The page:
ESG Round-Up: BNP Paribas votes against 57% of director appointments in Japan

The latest developments in sustainable finance: ESG-focused tech firms earn higher valuations; TPR issues guidance on Ukraine; CalSTRS votes against divestment

Technology firms with higher ESG scores receive higher valuations on average, according to a new paper from Janus Henderson. The paper looked at 200 equity securities over a three-year time frame, and found that companies which performed better on ESG metrics tended to see valuation premiums. In Asia in 2020, higher scoring ESG companies received an average premium of 36% versus lower scorers.

The UK’s Pensions Regulator has issued new guidance for trustees reviewing their exposure to the Russian market. The regulator warns that trustees should not be making “hasty, uninformed decisions” about their portfolios in response to the conflict, and that they should be vigilant about actions that may need to be taken, including considering actions to take to align with UK sanctions. Some of the UK’s largest schemes including the BT Pension Scheme and Universities Superannuation Scheme have announced their exit from Russia over the past week.

A group of ethical and Church banks in Germany has called on fellow banks in the country to review their business relationships with Russia, saying that “the responsibility of market participants does not end with the implementation of sanctions”. The ten member group, which includes Triodos, Evangelische Bank and Bank für Kirche und Caritas, said that banks operating in Germany should pressure their parent organisations to end business relationships, and called on investors to consider what is being financed with their money, and which banks they should be working with.

BNP Paribas Asset Management voted against the appointment of 57% of directors in Japan, and 37% of directors across its portfolio in 2021, with the majority of oppositions due to poor female representation on boards. The manager instituted a minimum of 15% female representation on company boards in Japan, leading to an increase in director oppositions of 20 percentage points against 2020. In Europe, Australia and New Zealand and South Africa, where a 30% threshold is applied, around a third of companies met the required number, with 27% of US firms making the grade. BNP Paribas will vote against all male directors at firms which fail to meet the threshold. Over the course of the year, 36 engagements were carried out with companies on board gender diversity, resulting in 13 firms adopting changes to meet BNP Paribas’ voting policy requirements.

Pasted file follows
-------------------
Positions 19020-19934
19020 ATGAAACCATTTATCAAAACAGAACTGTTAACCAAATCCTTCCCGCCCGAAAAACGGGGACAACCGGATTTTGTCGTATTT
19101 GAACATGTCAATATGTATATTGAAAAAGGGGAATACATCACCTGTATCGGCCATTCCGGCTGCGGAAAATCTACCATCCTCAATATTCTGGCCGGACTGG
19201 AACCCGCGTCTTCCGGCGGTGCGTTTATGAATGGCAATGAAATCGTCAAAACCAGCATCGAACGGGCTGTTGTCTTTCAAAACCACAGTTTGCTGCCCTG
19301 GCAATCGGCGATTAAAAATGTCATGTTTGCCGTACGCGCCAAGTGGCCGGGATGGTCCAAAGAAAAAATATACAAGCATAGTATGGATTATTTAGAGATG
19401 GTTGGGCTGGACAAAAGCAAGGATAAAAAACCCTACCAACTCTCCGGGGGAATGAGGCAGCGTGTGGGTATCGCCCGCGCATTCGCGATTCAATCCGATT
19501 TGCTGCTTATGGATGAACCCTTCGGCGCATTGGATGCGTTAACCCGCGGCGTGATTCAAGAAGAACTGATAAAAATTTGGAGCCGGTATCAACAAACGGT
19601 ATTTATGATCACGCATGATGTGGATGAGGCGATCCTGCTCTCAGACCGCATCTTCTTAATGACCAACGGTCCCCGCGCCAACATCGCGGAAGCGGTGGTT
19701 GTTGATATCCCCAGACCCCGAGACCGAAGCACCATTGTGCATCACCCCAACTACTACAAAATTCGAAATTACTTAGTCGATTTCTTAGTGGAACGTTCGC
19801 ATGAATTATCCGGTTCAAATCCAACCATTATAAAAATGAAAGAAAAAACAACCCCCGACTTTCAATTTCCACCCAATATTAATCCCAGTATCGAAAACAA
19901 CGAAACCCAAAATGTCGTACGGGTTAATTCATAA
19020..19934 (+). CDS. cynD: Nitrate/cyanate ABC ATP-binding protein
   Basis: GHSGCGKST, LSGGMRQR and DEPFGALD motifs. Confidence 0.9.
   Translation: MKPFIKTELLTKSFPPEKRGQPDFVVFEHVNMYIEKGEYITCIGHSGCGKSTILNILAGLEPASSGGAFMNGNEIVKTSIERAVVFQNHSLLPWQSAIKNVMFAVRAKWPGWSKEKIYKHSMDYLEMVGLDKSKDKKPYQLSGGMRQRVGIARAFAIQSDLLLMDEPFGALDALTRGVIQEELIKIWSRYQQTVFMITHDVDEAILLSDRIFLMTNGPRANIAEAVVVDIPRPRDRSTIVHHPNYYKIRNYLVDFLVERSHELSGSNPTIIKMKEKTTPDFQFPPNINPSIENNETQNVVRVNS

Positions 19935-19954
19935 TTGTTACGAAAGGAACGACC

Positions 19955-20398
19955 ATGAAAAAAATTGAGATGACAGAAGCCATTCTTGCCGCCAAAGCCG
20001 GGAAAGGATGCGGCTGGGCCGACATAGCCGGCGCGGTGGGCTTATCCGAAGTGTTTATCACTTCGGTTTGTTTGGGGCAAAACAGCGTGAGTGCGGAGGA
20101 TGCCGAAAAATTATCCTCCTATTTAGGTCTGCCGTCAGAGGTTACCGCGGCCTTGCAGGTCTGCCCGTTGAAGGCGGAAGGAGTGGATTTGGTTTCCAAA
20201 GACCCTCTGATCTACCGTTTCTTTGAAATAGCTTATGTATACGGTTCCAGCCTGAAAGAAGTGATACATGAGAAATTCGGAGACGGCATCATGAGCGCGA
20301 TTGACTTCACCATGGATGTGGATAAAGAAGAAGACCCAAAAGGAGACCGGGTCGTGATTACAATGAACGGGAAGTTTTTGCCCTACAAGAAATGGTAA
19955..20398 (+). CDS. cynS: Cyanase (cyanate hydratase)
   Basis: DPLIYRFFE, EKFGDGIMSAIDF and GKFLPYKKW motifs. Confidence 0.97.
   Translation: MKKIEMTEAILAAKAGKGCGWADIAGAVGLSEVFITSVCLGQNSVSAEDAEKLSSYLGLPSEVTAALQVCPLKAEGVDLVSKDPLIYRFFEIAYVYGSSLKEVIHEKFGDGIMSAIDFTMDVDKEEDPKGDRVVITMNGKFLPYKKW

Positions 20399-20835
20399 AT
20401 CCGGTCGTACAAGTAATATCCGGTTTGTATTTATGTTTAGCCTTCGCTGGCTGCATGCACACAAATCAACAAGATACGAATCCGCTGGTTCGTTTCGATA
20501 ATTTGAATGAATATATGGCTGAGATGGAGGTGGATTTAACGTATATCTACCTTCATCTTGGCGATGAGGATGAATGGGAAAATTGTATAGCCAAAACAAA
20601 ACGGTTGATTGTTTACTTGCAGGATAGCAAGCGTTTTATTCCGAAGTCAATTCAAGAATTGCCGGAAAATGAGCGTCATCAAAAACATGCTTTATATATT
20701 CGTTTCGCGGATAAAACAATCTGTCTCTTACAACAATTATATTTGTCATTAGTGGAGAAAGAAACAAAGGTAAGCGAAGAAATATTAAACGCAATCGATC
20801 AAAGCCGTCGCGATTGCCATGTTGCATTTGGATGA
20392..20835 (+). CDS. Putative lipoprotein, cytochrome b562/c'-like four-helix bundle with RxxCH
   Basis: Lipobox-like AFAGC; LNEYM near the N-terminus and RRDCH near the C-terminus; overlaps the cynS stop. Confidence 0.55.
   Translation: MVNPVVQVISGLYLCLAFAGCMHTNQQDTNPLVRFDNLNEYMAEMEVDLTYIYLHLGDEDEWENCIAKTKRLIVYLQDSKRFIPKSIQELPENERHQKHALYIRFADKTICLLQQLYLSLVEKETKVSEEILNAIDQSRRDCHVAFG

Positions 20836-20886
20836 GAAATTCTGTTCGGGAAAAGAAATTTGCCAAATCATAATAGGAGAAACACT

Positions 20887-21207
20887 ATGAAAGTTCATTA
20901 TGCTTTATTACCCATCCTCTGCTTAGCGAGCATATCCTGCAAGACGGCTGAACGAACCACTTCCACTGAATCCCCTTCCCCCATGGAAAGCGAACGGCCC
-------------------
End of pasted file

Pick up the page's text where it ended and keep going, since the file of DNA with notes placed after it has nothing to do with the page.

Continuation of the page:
Bobby Kotick, CEO of controversial gaming giant Activision Blizzard has said he will not stand for re-election on the Board of Directors at Coca-Cola. In a statement, Kotick said: “I have decided not to stand for re-election to The Coca-Cola Company board in order to focus my full attention on Activision Blizzard at this pivotal time as we prepare for our merger with Microsoft.” The company behind Candy Crush and Call of Duty is currently facing a raft of accusations from employees on gender discrimination and was last year hit by a lawsuit filed by a California state department and an investigation by the US Securities and Exchange Commission.

On Friday, CalSTRS’s board voted to oppose a bill that would require the pension plan – alongside CalPERS – to divest from current fossil fuel investments by July 1, 2027, according to Pensions & Investments. The bill is currently before two California Senate committees.

250 Chinese companies with listings in the US facing being removed unless they meet auditing rules, Gary Gensler, Chair of the US Securities and Exchange Commission (SEC) has said. Speaking to Yahoo Finance, Gensler said that as it stands the companies face being delisted by as early as 2024, unless Chinese officials allow the auditors of these companies to be inspected by the US’ Public Company Accounting Oversight Board (PCAOB). In 2020, US Congress set a three-year clock for China to allow PCAOB to audit its auditors, something Gensler said over 50 other jurisdictions allow it to do since legislation was passed over 20 years ago.